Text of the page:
Religious Vitality in Victorian London

ISBN : 9780192897404

W.M. Jacob
352 ページ
156 x 234 mm

This innovative book challenges many of the widely held assumptions about the place of religion in Victorian society and in London, the world's first great industrial and commercial metropolis. Against the background of Victorian London it explores the religiosity of Londoners as expressed through the dynamic renewal of traditional faith communities, including Judaism and the historic churches, as well as fresh expressions of religion, including the Salvation Army, Mormons, spiritualism, and the occult. It shows how laypeople, especially the rich and women were mobilised in the service of their faith, and their fellow citizens. Drawing on research in social, economic, oral, cultural, and women's history Jacob argues that religious motivations lay behind concerns that subsequently preoccupied people in the twentieth and twenty-first centuries. These include the changing place of women in society, an active concern for social justice, the sexual exploitation of women and children, and provision of education for all classes and all ages. By examining religion broadly, in its social and cultural context and looking beyond conventional approaches to religious history, Religious Vitality in Victorian London illustrates the dynamic significance of religion in society influencing even the expression of secularism.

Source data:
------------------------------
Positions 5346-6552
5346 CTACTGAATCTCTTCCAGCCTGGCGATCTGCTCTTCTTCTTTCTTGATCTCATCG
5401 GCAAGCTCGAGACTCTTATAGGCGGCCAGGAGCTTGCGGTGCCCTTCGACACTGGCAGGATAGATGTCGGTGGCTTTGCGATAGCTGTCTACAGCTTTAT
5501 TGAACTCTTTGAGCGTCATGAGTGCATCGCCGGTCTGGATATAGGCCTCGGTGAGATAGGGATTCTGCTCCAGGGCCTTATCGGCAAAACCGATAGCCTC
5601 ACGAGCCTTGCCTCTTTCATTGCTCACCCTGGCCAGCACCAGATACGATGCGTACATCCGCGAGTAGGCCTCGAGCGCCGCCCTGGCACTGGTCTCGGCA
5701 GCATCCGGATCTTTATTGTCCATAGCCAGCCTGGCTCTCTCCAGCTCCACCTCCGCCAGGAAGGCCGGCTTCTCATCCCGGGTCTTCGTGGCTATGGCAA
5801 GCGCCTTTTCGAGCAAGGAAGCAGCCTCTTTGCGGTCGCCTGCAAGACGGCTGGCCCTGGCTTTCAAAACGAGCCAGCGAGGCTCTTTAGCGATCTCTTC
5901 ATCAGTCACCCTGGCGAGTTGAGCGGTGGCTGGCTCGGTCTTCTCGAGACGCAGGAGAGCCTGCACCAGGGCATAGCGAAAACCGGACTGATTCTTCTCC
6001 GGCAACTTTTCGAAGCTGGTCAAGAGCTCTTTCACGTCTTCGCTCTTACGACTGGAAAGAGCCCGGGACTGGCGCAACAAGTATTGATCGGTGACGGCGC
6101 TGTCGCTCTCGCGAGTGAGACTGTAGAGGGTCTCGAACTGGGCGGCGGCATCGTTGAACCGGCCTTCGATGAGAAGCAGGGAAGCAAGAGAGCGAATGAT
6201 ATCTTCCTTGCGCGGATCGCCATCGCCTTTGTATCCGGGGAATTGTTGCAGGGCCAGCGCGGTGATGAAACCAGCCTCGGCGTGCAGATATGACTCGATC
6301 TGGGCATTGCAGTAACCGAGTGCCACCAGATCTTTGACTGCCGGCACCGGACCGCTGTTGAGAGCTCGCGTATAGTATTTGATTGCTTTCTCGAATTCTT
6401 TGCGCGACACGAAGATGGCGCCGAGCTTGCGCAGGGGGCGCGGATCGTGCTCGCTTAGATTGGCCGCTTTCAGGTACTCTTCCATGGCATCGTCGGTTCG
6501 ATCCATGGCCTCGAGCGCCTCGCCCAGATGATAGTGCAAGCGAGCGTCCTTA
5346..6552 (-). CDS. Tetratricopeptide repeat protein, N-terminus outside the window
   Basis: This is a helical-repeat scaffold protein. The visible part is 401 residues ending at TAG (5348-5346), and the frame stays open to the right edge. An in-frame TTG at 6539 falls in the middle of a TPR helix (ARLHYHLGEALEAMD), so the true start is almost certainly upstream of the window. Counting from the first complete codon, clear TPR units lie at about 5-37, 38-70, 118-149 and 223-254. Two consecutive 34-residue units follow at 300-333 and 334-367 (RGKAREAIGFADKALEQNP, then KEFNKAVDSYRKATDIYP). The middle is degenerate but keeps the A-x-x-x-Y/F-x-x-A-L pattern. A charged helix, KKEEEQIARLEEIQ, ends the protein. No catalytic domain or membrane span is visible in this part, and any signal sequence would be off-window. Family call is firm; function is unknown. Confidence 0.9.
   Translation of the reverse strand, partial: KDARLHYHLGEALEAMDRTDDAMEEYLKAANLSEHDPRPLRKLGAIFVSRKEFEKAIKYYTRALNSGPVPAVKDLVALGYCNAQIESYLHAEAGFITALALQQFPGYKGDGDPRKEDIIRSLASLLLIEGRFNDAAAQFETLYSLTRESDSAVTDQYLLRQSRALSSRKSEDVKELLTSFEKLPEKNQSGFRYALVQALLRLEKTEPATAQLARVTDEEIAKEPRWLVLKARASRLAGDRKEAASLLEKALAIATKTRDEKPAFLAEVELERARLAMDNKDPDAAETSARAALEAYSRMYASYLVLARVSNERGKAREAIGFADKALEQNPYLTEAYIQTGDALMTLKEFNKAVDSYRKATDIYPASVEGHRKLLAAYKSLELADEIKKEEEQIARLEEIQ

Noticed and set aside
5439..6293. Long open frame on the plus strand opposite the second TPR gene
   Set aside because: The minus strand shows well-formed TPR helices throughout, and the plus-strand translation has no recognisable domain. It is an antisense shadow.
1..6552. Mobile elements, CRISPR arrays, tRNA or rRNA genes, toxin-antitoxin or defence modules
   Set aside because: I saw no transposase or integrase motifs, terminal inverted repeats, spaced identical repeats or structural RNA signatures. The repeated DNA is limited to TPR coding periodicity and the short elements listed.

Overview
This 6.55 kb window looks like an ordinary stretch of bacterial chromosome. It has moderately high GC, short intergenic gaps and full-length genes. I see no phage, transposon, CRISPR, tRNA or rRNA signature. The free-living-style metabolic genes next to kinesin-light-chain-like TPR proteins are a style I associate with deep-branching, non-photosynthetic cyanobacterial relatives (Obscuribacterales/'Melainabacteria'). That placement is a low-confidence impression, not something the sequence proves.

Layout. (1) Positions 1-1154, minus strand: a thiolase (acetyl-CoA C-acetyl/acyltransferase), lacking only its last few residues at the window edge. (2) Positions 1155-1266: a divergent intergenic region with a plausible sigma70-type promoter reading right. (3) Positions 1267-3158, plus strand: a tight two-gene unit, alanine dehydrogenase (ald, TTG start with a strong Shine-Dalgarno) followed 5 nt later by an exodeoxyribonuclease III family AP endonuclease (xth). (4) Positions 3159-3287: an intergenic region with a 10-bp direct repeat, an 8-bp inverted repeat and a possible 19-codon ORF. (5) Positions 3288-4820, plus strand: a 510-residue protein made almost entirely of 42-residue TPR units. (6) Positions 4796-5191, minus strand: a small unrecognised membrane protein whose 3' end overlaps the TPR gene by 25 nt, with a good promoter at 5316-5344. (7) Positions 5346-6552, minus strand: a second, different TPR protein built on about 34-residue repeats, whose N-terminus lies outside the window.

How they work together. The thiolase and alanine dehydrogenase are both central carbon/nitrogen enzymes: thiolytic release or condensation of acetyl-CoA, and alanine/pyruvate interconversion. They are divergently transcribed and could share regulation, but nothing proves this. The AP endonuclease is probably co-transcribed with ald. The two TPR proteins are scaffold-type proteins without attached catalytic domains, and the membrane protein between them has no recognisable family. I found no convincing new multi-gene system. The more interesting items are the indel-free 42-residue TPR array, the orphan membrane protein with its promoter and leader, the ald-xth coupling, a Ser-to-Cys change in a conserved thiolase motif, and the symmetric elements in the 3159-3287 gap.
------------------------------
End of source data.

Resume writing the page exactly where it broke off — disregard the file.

1 The Context: London, a World City
2 Religion in the World City
3 The Church of England in Victorian London, c. 1837-1856
4 The Church of England in Victorian London, 1857-1901
5 Nonconformity in Victorian London
6 Migrant Religious Groups: Roman Catholics and Judaism
7 New Religious Groups
8 Women and Religion in Victorian London
9 Religion, Philanthropy, and Social Action
10 Religion and Education in Victorian London: Elementary Education
11 Religion and Education in Victorian London: Secondary, Adult, and Higher Education


W.M.Jacob is a Visiting Research Fellow at King's College London. He previously taught church history, focusing on the social history of religion, at Salisbury and Wells Theological College, Lincoln Theological College, and the University of Wales Lampeter. His books include Laypeople and Religion in the Early-Eighteenth Century (Cambridge University Press, 1996), The Clerical Profession in the Long-Eighteenth Century (OUP, 2007), and The Church in Wales from the Reformation to Disestablishment (University of Wales Press, 2007).